People get very emotional about it. Sarah Jessica Parker has never missed a year! I’ve never experienced anything like that as an audience. People tell me they’ve been there for 10 years, and they stand on line waiting for the doors to open and see the same people waiting them each year.

When I saw it last year, Julie Halston’s understudy had to go on. I hate it when the understudies go on!
[laughs] I think Julie might have been sliiightly miffed. I won’t say I traded up… But when she found out Joan Rivers was going on—

I bet. I love, love Julie as the Voice of God, but seeing Joan was a really nice treat. Especially given, well, you know.
I went to my friend Joan and asked her to do it. It was so like her to be there for me. She was the busiest woman in the world, and to do that— That was very, very special. I’m having a hard time accepting she’s gone. And remember? That night, she had laryngitis. I wonder, in a way, if that might have been the beginning of the problem.

Julie can’t be there again this year, so I have to figure out who will play the Voice of the Lord. I have an offer out to one celebrity friend of mine. We’ll see.

Why do you think Times Square Angel is so special? People have other Christmas traditions, but what is it about this play that makes it such a tradition for your audience?
I think it surprises people. Initially they go in thinking it’s going to be one thing and then it’s another. They think there’s drag or camp, so it will be making fun of the sentiment. But then they come to see it and find we’re not spoofing — we’re having fun with the old holiday movies. We’re being completely unironic. I think people miss that sentiment. We live in such an ironic age. We want to distance ourselves from intense emotion. Our show, it does have the trappings of camp but the heart has very pure sentiment, with no irony. People aren’t embarrassed to like it.

Do the characters have to be be in drag to work?
Either way. I’d rather a very talented actress play it, as long as they tell the story. When my plays are done around the country, because there are the trappings of camp, they make them so broad and jettison the story, anything for a laugh. It’s disturbing to me in a way. Just because something has references to different movie plots, doesn’t mean you can’t go for a real emotion.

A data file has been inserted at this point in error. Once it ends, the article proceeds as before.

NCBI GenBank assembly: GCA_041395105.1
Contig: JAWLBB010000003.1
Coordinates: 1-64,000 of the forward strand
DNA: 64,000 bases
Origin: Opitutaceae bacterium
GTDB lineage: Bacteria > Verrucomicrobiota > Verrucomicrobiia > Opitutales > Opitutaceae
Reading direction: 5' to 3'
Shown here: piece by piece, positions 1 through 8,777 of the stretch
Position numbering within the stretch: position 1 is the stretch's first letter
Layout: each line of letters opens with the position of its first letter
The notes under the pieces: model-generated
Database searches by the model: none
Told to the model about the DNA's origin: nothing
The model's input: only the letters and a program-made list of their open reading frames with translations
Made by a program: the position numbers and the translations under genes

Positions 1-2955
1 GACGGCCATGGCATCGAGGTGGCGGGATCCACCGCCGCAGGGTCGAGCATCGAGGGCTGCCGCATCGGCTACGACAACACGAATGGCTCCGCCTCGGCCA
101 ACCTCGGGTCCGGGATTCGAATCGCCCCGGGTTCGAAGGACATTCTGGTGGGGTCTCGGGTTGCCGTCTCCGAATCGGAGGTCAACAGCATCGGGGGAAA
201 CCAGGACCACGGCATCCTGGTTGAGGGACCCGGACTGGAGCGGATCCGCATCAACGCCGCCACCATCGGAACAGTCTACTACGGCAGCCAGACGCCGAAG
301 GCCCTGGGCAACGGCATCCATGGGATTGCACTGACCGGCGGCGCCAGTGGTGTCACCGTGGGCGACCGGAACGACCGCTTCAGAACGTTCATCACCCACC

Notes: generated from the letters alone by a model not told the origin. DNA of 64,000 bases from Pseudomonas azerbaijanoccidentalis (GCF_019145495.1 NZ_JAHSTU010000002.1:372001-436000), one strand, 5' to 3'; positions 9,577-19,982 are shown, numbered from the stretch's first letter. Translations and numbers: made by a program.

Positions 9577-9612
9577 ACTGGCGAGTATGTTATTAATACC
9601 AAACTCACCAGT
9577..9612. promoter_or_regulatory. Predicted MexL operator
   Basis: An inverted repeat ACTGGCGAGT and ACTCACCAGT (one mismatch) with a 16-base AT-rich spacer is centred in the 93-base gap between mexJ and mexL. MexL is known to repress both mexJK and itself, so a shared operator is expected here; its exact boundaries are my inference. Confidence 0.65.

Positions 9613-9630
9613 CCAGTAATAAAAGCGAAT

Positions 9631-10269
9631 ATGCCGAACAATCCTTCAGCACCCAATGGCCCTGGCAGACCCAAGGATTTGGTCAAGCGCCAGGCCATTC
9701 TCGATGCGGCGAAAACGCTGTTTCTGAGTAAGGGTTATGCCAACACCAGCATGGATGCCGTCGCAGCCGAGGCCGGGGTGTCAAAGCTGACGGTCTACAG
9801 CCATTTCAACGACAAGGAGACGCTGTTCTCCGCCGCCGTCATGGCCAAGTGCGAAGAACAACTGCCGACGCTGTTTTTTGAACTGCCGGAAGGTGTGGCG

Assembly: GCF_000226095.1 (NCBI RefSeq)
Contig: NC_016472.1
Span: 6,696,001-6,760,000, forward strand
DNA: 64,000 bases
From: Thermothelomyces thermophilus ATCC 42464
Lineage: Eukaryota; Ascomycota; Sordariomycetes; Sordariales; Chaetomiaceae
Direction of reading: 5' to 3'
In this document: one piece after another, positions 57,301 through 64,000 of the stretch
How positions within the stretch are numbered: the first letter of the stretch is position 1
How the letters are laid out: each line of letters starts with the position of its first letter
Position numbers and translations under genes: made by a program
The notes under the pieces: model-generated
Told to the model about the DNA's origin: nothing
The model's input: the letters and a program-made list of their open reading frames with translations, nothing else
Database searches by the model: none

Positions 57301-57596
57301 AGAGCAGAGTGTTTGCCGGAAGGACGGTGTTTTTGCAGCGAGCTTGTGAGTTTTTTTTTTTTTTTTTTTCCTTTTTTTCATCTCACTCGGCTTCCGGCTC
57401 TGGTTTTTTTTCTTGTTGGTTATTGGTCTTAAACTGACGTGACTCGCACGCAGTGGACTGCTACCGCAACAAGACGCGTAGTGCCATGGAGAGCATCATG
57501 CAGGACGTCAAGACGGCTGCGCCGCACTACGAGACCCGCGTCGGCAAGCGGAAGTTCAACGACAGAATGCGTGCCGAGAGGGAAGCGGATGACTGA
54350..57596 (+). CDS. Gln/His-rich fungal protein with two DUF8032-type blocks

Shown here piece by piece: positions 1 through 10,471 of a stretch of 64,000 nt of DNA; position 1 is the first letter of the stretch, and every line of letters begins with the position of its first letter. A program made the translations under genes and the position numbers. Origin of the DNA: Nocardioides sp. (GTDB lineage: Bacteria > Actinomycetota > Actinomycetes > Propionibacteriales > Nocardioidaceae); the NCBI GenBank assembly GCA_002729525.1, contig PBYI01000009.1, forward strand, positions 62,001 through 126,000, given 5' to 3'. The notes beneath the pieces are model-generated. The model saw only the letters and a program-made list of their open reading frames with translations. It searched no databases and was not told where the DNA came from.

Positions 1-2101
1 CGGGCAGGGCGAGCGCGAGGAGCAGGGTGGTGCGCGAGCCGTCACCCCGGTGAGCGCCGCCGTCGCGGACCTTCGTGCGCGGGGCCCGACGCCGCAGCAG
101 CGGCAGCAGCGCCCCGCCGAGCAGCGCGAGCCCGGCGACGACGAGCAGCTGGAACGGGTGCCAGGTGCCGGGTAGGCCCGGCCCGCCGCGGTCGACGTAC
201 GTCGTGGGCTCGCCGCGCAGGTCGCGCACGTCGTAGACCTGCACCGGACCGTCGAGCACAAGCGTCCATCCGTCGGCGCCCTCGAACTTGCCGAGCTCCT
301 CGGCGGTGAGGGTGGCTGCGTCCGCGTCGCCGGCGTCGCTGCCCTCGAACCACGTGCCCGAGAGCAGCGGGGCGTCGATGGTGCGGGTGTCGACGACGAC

Is it performed regionally?
Not that much. It’s been published, but not that much.

Are the women’s roles usually played in drag around the country?
More often than not they have a woman playing Irish, is my feeling.

Are you working on anything now?
I’ve just been having a wonderful, wonderful time doing my cabaret act. It’s a really emotional, gratifying turn in my life. My pianist, Tom Judson, and I have been traveling all over. San Francisco, Boston, New Orleans, Atlanta. Next week I’m in London and Paris! It’s been quite an emotional thing, meeting people who’ve followed my career mainly from the two movies or seeing regional productions of my shows.

Do you do the shows in drag?

In character?
It’s an odd act. I’m Charles Busch, but I come out in this glamorous dress.

I don’t know why I am in drag. I’m almost more myself when there’s just a little bit of disguise. It liberates me, makes me less inhibited.


Times Square Angel plays Theater for the New City on December 15. It’s sold out, but Charles tells us it’s one of those things where, “if you show up, I’m sure you can get in. It seems like we always get everybody in a seat somewhere.”

On New Year’s Eve, Charles will play Below 54. We spoke with him, too, about his cabaret act; we’ll post that conversation here soon.

Last modified: July 27, 2017